Should Aligarh Muslim University be categorized as a minority institution? A recent submission made in the Supreme Court by the government has reignited this debate. It is now up to the apex court to resolve it
By Meha Mathur
Should the historic Aligarh Muslim University and Delhi’s Jamia Millia Islamia continue to enjoy the status of being minority educational institutions? Attorney General (AG) Mukul Rohatgi reignited an old controversy when he recently deposed before the Supreme Court that they cannot. His argument is that the two institutions have been created by acts of legislature and are centrally funded.
Are the AG and the government fishing in troubled waters? After many twists and turns, the case pertaining to AMU—which was founded in 1877 and declared a university in 1920—is pending in Supreme Court since 2006. Established in 1920, Jamia was granted minority status by the National Commi-ssion for Minorities Educational Institutions in 2011.
This status was challenged in the Delhi High Court on several grounds—that Jamia was not started with the mandate of being a minority institution and that the new status violates its secular character. Another argument was that it receives heavy funding from the University Grants Commission. How then can it be accorded minority status? But HC dismissed these petitions in September 2011.
Now, the top court’s decision in the AMU case will definitely have a fresh bearing on Jamia’s status once again. It all boils down to which interpretation of history and the Constitution will prevail.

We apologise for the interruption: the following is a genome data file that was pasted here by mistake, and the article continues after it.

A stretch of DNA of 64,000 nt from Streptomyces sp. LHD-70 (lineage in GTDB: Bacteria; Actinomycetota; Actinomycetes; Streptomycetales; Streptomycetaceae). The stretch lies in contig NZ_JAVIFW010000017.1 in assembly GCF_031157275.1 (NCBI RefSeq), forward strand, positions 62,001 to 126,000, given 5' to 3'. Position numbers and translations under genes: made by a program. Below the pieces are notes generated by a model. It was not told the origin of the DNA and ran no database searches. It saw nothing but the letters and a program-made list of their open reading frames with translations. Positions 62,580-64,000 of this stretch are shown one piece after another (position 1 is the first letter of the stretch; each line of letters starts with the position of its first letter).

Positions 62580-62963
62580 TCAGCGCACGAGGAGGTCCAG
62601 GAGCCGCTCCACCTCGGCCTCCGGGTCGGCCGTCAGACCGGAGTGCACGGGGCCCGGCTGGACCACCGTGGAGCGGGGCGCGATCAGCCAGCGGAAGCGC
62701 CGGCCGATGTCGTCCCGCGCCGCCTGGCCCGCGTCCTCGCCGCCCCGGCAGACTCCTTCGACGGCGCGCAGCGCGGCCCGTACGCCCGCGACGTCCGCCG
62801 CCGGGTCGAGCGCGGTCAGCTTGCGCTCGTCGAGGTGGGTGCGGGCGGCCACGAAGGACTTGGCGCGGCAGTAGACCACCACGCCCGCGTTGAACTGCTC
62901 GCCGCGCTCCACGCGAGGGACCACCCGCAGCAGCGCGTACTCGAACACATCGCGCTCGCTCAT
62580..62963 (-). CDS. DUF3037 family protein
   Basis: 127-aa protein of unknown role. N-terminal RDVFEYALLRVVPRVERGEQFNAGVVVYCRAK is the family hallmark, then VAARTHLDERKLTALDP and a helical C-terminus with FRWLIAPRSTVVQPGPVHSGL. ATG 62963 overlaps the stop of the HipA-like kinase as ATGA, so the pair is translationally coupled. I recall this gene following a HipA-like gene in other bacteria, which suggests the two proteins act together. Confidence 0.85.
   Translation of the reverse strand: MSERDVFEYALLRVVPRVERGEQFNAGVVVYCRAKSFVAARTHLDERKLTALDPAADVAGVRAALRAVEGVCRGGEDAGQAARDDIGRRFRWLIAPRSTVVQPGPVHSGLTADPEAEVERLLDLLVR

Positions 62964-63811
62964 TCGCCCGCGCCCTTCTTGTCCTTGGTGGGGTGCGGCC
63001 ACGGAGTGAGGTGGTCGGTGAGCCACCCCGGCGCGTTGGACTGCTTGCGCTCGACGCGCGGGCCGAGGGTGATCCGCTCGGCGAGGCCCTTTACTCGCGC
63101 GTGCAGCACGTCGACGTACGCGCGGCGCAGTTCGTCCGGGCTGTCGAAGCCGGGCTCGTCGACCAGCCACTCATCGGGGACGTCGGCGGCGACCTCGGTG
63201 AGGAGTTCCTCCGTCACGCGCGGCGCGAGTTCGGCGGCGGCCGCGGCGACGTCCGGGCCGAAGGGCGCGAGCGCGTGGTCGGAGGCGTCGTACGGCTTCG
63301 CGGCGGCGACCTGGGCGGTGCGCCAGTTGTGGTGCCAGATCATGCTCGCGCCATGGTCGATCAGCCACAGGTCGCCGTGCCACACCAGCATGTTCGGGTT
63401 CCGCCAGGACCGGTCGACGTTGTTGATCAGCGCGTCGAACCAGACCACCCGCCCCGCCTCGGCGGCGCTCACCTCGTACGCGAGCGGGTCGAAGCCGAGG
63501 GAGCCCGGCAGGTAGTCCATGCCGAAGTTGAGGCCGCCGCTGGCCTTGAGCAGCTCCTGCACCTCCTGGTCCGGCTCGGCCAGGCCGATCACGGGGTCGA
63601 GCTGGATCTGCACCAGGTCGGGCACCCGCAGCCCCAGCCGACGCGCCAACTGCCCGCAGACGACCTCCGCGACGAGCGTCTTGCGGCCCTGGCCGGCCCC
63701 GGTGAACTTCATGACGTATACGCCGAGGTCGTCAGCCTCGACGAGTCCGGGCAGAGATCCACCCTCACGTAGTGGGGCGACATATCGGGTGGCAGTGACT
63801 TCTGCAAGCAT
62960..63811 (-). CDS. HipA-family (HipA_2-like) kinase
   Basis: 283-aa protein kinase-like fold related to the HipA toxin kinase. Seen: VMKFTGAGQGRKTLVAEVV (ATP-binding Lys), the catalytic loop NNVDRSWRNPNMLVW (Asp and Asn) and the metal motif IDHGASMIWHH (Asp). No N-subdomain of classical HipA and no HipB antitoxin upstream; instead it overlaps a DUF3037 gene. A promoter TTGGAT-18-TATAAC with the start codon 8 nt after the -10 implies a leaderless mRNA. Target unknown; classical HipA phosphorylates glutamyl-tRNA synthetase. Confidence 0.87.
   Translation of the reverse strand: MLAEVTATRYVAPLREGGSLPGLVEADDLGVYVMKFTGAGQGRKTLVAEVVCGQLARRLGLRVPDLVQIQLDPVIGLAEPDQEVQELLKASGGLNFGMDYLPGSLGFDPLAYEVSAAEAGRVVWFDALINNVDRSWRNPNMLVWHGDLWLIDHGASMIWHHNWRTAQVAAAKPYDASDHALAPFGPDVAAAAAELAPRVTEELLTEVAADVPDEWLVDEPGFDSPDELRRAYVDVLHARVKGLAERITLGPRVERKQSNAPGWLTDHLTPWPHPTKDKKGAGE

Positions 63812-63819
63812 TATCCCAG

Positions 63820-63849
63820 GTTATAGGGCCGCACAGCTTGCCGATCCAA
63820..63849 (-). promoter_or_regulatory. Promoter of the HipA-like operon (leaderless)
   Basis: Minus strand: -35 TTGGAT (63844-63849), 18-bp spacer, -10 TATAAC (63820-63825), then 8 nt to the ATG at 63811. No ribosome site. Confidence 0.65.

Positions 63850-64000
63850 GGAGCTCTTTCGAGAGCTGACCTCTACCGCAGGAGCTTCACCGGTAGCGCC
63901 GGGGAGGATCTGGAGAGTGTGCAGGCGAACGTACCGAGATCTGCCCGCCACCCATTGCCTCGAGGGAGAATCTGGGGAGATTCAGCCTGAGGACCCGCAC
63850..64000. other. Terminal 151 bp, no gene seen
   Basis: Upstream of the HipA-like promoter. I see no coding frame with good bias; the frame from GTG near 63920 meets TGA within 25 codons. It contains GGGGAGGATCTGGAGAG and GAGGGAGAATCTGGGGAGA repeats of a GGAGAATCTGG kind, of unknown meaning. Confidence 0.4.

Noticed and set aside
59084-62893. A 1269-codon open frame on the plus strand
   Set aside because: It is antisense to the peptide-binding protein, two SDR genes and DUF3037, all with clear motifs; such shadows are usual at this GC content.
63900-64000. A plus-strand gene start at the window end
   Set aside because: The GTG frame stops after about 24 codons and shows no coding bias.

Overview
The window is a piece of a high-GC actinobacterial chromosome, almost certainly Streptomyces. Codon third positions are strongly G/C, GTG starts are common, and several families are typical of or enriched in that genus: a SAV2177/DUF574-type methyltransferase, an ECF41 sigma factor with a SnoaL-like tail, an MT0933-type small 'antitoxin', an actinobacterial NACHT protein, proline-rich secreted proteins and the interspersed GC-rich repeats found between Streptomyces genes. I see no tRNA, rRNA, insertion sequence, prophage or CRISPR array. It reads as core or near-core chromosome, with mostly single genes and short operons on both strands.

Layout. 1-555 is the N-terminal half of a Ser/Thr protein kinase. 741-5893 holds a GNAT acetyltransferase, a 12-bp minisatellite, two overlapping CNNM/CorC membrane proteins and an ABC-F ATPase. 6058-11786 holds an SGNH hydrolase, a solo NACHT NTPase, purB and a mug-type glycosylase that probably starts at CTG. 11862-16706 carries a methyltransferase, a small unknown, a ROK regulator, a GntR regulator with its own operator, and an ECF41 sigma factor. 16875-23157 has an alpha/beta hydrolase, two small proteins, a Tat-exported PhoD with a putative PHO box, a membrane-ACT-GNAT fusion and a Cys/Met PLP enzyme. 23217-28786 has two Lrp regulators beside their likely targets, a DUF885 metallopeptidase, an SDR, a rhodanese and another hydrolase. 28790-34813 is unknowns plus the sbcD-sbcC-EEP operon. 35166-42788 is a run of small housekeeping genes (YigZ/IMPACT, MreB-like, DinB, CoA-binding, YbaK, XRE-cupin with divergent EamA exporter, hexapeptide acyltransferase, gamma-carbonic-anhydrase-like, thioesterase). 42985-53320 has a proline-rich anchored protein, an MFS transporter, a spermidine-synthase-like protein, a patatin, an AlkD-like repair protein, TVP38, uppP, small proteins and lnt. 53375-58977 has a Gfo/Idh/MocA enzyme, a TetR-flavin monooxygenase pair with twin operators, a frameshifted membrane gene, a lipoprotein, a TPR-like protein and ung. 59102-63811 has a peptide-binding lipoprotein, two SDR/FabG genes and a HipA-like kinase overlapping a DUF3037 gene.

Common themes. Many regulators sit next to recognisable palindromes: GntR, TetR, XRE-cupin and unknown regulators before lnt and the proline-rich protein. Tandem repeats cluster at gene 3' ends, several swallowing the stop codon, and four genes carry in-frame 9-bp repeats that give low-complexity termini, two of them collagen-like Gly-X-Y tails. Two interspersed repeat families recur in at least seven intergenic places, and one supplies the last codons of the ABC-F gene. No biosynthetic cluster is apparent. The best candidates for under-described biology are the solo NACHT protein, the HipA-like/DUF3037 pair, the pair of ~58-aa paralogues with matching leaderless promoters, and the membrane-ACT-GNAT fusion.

AMU has its origins in the Mohammedan Anglo Oriental (MAO) College set up in 1877 by a group of Muslims led by Islamic scholar, modernist and social activist Sir Syed Ahmad Khan. He and his group felt that easterners, particularly Muslims, had lost out with the coming of the British, as they were not well educated and ill-equipped to take up jobs in British institutions. Sir Syed wanted members of his community to partake of modern education and get the best of jobs. At his behest, wealthy Muslims—as well as Hindus —came forward to contribute to the establishment of educational institutions.
In his book Understanding the Muslim Mind, Rajmohan Gandhi clarifies that the qaum Sir Syed referred to at times meant Muslims, and at times Hindus and Muslims together. According to Rajmohan Gandhi, Sir Syed wanted a Muslim college and insisted that all Muslims pray five times a day and wear the traditional red fez. But he also welcomed Hindus as day scholars, forbade cow slaughter on the campus, and made it clear that Hindus and Muslims were equally entitled to scholarship.